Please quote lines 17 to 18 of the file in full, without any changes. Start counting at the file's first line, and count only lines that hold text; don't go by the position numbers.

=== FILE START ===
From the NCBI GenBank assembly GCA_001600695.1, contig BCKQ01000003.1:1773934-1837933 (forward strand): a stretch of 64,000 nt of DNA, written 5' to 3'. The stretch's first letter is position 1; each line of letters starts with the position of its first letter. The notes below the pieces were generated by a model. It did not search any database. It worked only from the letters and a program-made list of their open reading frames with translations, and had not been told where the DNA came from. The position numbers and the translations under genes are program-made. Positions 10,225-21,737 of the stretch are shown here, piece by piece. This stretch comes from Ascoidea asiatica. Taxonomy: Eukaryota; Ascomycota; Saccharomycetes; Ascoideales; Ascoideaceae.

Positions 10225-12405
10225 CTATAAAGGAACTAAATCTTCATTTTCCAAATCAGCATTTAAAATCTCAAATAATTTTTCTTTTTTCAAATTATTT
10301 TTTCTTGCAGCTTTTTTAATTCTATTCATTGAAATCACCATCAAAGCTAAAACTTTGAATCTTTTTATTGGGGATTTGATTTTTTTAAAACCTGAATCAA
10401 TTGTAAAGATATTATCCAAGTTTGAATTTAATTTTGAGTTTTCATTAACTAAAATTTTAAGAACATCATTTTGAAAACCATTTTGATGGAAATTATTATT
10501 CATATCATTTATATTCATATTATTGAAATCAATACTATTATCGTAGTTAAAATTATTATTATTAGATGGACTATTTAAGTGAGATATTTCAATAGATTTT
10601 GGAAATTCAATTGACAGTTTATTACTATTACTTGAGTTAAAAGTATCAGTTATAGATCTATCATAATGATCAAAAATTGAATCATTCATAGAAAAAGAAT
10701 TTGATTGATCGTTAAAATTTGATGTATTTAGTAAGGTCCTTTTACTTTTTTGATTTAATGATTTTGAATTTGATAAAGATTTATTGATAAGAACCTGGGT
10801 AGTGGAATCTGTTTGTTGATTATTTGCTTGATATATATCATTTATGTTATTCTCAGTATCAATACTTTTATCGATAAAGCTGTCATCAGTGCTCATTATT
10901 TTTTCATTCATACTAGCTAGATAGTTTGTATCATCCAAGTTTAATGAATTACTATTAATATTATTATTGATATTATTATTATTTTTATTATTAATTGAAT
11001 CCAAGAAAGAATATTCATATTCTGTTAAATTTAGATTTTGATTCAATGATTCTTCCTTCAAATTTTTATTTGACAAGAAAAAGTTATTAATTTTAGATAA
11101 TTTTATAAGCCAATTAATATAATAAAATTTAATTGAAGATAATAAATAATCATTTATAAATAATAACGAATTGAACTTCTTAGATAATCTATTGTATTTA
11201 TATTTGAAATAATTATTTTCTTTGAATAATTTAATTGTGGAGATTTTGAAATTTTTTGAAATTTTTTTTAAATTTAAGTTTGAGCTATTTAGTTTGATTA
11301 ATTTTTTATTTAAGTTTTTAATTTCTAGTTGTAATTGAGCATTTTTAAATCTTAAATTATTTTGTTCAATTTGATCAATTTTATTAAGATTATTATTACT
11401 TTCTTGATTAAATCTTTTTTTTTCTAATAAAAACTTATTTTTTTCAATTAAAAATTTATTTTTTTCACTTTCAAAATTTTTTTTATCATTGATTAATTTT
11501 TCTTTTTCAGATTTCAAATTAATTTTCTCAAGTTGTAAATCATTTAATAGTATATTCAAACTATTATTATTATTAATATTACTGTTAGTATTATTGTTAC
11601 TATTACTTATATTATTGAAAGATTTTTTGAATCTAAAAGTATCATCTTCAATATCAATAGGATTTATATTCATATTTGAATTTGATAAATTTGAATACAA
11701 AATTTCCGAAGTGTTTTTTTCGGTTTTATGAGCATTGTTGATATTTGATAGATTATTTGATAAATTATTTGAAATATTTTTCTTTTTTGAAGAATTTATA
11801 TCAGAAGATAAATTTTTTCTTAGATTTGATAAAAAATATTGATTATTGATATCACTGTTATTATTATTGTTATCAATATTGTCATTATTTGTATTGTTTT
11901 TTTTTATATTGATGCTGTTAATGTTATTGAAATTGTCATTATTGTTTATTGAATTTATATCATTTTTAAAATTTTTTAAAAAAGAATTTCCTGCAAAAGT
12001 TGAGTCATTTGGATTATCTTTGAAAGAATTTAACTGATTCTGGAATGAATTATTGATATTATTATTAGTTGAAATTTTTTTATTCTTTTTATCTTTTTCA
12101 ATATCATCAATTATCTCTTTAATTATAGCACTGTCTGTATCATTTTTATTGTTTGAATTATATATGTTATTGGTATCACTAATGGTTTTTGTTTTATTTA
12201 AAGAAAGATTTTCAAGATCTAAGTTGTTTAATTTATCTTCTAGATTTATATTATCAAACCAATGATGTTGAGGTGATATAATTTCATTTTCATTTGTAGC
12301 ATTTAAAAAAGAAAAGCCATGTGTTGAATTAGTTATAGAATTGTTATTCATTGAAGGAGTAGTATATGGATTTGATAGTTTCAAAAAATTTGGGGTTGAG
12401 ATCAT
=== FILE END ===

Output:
11601 TATTACTTATATTATTGAAAGATTTTTTGAATCTAAAAGTATCATCTTCAATATCAATAGGATTTATATTCATATTTGAATTTGATAAATTTGAATACAA
11701 AATTTCCGAAGTGTTTTTTTCGGTTTTATGAGCATTGTTGATATTTGATAGATTATTTGATAAATTATTTGAAATATTTTTCTTTTTTGAAGAATTTATA